2012: Instead of opening up the season on a Thursday like in past years, the 2012 Kickoff Game was moved one day earlier to Wednesday, September 5, in order that Barack Obama could address the nation during the Democratic National Convention without having to compete with the game. The New York Giants, winner of Super Bowl XLVI, hosted their rivals, the Dallas Cowboys.[7]


Season Date Visitors Score Home Score Location Network
2002* September 5 San Francisco 49ers 16 New York Giants 13 Giants Stadium ESPN
2003* September 4 New York Jets 13 Washington Redskins 16 FedEx Field ABC
2004 September 9 Indianapolis Colts 24 New England Patriots 27 Gillette Stadium ABC
2005 September 8 Oakland Raiders 20 New England Patriots 30 Gillette Stadium ABC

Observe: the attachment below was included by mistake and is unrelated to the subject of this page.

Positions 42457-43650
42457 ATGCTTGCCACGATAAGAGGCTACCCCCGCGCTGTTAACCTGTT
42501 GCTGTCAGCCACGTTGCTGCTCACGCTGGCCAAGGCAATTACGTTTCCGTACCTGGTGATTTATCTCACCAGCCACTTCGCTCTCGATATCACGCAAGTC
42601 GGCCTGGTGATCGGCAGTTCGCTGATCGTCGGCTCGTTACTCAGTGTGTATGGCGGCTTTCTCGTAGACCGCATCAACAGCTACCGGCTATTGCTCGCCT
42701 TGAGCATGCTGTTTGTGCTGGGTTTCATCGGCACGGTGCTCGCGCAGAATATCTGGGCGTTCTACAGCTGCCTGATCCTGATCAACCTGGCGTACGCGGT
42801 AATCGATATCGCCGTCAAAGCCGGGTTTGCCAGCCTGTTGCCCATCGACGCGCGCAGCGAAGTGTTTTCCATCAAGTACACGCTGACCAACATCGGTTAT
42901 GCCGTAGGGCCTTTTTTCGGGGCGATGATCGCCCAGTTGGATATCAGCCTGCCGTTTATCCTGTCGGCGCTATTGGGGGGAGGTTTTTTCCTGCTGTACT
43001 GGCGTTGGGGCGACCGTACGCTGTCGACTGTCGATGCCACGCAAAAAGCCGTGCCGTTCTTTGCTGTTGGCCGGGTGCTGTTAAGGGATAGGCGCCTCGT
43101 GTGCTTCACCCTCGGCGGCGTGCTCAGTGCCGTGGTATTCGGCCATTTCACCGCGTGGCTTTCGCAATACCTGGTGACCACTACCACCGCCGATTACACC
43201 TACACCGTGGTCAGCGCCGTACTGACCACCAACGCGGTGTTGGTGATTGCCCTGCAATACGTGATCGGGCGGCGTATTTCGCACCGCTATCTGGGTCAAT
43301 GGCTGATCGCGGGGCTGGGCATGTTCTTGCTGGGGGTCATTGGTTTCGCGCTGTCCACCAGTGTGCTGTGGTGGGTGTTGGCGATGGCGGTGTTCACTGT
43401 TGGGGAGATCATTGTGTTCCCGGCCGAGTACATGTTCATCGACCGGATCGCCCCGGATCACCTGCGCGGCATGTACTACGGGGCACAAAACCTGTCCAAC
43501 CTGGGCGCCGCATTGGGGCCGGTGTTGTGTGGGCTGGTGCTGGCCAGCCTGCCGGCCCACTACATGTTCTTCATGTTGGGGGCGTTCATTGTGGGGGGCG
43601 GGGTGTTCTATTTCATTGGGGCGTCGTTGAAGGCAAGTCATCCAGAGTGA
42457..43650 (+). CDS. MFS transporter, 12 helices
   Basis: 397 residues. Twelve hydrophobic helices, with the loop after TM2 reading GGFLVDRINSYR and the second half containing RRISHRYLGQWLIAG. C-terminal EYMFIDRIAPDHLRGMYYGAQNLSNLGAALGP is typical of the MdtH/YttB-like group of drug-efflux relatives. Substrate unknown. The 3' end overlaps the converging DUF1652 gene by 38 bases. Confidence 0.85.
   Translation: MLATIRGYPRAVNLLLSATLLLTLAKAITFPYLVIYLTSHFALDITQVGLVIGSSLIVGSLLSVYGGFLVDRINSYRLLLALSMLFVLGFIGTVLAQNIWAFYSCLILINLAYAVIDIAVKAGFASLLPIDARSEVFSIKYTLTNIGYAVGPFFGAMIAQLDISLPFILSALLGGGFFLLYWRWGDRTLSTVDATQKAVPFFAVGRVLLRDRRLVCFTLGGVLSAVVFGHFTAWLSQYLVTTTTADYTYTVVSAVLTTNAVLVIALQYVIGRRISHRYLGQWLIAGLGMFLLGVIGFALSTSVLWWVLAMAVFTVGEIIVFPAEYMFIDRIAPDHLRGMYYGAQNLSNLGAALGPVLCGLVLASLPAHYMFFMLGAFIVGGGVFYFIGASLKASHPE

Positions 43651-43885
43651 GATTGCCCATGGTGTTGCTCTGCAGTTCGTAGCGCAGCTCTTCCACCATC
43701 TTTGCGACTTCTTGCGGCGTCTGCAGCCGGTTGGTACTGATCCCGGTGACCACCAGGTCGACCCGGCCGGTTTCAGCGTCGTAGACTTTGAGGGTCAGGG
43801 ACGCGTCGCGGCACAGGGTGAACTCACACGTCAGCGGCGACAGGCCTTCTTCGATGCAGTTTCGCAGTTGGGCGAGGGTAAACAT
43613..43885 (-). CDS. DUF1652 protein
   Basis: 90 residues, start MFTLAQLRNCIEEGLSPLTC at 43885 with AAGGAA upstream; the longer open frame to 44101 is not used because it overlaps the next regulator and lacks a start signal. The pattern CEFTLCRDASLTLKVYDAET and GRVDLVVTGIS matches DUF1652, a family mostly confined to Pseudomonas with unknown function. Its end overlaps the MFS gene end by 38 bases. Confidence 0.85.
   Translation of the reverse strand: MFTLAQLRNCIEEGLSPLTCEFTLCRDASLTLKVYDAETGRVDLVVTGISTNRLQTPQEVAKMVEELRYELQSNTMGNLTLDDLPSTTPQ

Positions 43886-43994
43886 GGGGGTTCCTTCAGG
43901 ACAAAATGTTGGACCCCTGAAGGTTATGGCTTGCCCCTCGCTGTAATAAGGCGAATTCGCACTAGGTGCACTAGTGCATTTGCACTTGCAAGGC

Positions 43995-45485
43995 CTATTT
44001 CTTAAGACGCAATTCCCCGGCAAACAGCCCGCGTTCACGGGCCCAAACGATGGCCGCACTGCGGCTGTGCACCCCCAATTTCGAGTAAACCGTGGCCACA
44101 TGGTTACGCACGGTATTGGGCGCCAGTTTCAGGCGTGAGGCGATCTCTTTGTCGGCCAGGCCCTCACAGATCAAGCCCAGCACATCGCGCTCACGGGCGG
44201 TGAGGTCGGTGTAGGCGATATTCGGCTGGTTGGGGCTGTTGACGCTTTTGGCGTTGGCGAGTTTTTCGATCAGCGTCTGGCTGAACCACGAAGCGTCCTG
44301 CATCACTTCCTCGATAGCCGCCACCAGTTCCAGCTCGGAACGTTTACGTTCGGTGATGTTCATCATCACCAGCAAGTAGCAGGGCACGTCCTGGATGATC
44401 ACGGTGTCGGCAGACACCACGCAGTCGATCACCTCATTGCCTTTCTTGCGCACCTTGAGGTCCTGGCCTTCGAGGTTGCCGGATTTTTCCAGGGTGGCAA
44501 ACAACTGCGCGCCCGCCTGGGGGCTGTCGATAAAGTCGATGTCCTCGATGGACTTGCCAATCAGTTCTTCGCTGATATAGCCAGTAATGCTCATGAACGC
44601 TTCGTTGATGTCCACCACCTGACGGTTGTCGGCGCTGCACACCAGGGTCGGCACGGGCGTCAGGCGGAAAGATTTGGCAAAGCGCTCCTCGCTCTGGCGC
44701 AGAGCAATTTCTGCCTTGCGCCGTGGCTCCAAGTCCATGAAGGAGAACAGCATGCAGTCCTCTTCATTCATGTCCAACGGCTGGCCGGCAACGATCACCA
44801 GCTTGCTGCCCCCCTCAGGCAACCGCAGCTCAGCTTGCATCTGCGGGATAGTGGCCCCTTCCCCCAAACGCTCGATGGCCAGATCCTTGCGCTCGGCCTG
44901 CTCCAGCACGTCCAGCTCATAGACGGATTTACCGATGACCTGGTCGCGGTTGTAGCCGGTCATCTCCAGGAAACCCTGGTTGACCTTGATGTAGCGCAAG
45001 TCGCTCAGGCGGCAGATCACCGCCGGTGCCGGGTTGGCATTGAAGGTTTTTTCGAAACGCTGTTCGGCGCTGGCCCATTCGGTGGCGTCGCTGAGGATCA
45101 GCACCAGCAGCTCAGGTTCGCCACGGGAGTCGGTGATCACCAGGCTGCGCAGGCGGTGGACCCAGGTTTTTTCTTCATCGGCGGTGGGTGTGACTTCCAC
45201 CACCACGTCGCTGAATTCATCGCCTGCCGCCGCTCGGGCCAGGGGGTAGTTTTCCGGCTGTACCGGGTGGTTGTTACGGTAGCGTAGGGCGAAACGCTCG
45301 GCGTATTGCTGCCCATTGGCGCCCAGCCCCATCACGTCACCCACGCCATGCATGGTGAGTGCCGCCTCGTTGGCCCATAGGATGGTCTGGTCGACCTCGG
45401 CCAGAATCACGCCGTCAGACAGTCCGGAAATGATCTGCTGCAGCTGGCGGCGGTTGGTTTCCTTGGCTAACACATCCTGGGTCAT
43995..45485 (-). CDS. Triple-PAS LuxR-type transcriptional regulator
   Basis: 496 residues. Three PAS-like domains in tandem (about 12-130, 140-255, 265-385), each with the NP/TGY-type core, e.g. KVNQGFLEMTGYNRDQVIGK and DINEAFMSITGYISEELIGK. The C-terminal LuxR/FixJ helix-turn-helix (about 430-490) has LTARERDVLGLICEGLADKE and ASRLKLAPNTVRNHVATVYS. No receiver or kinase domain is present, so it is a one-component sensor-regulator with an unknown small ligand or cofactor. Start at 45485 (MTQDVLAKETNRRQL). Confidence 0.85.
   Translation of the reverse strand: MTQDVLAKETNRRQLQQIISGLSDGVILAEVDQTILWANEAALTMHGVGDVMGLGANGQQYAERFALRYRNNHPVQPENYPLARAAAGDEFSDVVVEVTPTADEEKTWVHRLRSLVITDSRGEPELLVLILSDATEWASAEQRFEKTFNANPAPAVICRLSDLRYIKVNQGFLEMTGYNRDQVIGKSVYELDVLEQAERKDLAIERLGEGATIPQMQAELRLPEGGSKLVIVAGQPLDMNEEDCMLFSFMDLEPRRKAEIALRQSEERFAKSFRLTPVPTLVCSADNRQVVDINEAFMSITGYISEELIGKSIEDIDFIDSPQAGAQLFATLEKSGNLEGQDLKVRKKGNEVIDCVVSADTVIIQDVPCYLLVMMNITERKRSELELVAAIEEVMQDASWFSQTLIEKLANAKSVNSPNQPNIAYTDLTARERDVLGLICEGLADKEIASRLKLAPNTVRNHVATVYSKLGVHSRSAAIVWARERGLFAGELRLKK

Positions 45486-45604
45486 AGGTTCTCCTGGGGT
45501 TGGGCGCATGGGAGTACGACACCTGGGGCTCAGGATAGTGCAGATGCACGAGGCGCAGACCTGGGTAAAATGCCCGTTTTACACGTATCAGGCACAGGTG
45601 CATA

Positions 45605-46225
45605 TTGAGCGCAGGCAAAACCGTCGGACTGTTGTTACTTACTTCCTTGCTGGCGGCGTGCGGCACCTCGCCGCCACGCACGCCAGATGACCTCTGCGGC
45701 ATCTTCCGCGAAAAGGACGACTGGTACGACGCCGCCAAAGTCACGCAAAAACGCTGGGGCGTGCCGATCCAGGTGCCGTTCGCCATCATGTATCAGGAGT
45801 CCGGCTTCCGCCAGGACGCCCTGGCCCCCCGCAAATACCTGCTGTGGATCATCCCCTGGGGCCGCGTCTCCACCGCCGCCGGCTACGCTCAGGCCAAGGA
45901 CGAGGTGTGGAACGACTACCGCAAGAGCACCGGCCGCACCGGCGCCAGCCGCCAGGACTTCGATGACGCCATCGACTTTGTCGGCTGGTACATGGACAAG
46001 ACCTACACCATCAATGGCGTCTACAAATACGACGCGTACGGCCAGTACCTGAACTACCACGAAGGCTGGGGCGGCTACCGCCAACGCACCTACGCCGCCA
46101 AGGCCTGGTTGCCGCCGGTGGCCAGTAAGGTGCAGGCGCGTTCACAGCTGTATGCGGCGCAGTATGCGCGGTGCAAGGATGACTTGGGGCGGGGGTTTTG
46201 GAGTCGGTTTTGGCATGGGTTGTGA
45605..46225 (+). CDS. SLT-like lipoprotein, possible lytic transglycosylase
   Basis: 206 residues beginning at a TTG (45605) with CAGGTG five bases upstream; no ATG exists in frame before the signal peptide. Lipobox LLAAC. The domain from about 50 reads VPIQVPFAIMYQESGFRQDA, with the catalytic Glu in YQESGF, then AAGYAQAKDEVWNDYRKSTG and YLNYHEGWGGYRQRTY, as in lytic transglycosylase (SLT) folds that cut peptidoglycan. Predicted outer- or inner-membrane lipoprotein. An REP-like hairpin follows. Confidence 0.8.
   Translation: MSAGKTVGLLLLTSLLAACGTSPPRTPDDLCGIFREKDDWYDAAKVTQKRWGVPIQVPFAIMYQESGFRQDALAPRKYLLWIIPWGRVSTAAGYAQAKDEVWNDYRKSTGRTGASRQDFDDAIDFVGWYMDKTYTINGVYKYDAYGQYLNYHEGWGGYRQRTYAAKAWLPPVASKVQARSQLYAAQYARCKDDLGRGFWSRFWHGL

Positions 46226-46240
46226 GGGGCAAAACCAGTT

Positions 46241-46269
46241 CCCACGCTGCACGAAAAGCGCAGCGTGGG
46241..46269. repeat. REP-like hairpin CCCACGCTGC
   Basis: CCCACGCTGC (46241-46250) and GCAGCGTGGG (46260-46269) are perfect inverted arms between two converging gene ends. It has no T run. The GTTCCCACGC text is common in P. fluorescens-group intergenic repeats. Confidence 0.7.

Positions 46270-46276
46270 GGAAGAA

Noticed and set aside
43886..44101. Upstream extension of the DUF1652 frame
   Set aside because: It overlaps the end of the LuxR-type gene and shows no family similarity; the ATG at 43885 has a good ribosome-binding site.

2006 September 7 Miami Dolphins 17 Pittsburgh Steelers 28 Heinz Field NBC
2007 September 6 New Orleans Saints 10 Indianapolis Colts 41 RCA Dome NBC
2008 September 4 Washington Redskins 7 New York Giants 16 Giants Stadium NBC
2009 September 10 Tennessee Titans 10^ Pittsburgh Steelers 13^ Heinz Field NBC
2010 September 9 Minnesota Vikings 9 New Orleans Saints 14 Louisiana Superdome NBC
2011** September 8 New Orleans Saints 34 Green Bay Packers 42 Lambeau Field NBC
2012+ September 5 Dallas Cowboys 24 New York Giants 17 MetLife Stadium NBC
2013 September 5 TBA Baltimore Ravens M&T Bank Stadium NBC

Winning team and score labeled in bold.

* – Game was not hosted by the Defending Super Bowl champions
** – Game played between last 2 Super Bowl Winners
+ – Game played on a Wednesday instead of the usual Thursday
^ – Overtime result


Team GP W L T Pct. PF PA
New England Patriots 2 2 0 0 1.000 57 44
Pittsburgh Steelers 2 2 0 0 1.000 41 27
San Francisco 49ers 1 1 0 0 1.000 16 13
Green Bay Packers 1 1 0 0 1.000 42 34
Dallas Cowboys 1 1 0 0 1.000 24 17
Indianapolis Colts 2 1 1 0 .500 65 37
New York Giants 3 1 2 0 .333 46 47
Washington Redskins 2 1 1 0 .500 23 29